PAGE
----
Diseases & Conditions
Easy-to-understand answers about diseases and conditions
Ear infection, also known as acute otitis media, refers to an infection in the middle ear which is an air-filled space located behind the eardrum and contains the tiny vibrating bones of the ear. Typically, children are more vulnerable to ear infections than adults. In most cases, ear infections can clear up on their own. Hence, the initial approach to treatment may involve pain management and monitoring. However, antibiotics may be required to eliminate the infection. Some individuals may be prone to recurring ear infections, leading to complications such as hearing problems and other serious issues.
When earwax (cerumen) builds up in your ear or becomes too hard to wash away naturally, it can block earwax. However, earwax is a crucial and natural part of your body’s defences as it helps clean, coat, and protect your ear canal by trapping dirt and slowing the growth of bacteria. If earwax blockage becomes problematic, your healthcare provider can take simple steps to remove the wax safely.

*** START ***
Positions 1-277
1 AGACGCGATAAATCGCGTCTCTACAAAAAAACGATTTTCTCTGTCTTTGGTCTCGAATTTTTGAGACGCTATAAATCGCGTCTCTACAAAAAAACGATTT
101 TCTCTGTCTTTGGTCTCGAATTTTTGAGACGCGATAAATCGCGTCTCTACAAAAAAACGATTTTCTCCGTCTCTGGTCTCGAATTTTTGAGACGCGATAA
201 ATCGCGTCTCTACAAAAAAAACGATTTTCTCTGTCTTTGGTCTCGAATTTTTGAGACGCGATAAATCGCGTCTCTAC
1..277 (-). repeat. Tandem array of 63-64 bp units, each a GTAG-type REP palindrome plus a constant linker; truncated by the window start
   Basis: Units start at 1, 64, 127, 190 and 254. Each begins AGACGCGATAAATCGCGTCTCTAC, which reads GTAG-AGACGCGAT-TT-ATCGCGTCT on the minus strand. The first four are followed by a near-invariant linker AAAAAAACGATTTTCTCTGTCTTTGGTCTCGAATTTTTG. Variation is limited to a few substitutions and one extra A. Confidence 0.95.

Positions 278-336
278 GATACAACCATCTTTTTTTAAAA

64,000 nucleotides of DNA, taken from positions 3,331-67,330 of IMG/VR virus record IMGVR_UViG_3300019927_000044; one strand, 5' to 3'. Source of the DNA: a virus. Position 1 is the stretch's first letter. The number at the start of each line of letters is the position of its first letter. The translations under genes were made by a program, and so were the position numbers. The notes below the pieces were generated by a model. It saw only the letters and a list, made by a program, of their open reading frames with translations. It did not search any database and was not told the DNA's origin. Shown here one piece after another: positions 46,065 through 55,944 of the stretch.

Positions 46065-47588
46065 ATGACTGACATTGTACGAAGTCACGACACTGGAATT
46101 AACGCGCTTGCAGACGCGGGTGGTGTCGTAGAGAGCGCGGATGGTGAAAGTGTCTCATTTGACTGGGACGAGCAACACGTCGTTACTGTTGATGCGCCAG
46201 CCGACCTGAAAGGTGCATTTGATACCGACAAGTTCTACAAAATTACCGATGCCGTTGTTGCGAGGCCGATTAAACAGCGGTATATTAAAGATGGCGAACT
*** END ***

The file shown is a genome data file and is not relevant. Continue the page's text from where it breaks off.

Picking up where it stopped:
Escherichia coli (E. coli) bacteria are typically found in the intestinal tract of healthy individuals and animals. While most strains of E. coli are harmless or only cause mild diarrhea, certain strains like E. coli O157:H7 can result in severe symptoms such as intense abdominal cramping, bloody diarrhea, and vomiting. Exposure to E. coli can occur through contaminated water or food, particularly raw vegetables and undercooked ground beef. In most cases, healthy adults are able to recover from E. coli O157:H7 infection within a week. However, young children and elderly individuals are at a greater risk of developing a potentially life-threatening form of kidney failure as a result of the infection.